Bush Condemns Violence, Drugs, Sex In Entertainment

President says he's committed to giving parents tools to control what children are exposed to.

President Bush was quiet on the issue of explicit music during the 2000 campaign, but a statement issued by the White House says he is "disturbed by the amount of violence, substance abuse and sexuality our children are exposed to in the entertainment industry."

The statement, released Friday (June 22), comes a day after Sen. Joseph Lieberman of Connecticut sent a letter to Bush asking the president to support his Media Marketing Accountability Act. The act would give the Federal Trade Commission the authority to issues fines of $11,000 per day for advertising stickered CDs, adult-rated movies and mature-rated video games to kids (see "Lieberman 'Marketing Accountability' Bill Picks Up Steam").

An identical bill was introduced in the House on Thursday.

The president stopped short of declaring support for Lieberman's bill, but the statement said Bush is "committed to providing parents with the tools they need to protect their children from violent and unhealthy images and to working with entertainment leaders, advertisers and others to encourage less violence, substance abuse and sexuality" in popular entertainment.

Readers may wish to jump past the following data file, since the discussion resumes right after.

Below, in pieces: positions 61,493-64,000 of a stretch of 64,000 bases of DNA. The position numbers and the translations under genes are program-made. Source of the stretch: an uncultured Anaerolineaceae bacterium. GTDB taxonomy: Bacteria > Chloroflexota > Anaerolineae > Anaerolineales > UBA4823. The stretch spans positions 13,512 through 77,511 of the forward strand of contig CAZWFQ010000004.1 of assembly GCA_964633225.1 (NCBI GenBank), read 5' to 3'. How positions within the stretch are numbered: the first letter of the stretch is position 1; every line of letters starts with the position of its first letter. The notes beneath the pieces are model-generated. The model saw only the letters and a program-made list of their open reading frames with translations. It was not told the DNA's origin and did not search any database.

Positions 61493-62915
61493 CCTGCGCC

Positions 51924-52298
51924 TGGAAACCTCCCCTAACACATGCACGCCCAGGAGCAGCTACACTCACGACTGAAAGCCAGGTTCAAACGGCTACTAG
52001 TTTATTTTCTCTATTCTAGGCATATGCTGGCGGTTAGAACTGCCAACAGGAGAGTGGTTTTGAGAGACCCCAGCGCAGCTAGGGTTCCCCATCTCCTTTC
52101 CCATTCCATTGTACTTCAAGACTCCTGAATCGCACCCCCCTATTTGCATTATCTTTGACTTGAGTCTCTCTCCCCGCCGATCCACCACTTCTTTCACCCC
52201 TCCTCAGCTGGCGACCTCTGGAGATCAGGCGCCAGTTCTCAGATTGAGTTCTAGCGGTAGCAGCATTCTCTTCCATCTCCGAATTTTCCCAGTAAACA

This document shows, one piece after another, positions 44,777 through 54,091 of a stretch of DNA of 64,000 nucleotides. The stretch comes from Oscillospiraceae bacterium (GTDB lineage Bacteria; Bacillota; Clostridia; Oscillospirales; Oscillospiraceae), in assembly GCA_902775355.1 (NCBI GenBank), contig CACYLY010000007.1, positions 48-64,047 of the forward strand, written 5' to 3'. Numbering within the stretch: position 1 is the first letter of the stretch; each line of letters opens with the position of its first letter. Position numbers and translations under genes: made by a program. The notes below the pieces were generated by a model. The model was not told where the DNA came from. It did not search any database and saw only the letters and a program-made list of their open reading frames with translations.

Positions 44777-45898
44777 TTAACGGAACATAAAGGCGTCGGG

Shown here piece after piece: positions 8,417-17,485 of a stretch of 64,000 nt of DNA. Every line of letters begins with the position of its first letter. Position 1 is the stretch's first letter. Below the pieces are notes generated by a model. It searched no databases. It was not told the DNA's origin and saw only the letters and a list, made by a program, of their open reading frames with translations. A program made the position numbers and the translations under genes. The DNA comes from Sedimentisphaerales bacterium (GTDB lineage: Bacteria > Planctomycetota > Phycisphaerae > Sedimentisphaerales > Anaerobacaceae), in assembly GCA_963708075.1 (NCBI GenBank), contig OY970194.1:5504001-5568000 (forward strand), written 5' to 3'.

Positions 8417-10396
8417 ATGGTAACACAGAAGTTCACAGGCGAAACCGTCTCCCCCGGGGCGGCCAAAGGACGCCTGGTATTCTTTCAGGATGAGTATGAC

The statement also said entertainment leaders need to be reminded that there are "consequences that impact our children, society and culture" from the products they create.

A spokesperson for Lieberman said the senator agrees with everything in the White House's statement and that Lieberman would prefer that the entertainment industry regulate itself.

"The problem is, the music and movie industries have not attempted serious self-regulation of the marketing of adult material to kids," Lieberman's communications director, Dan Gerstein, said. "We assume that the president is serious about helping parents, and so we'd hope he would support this bill."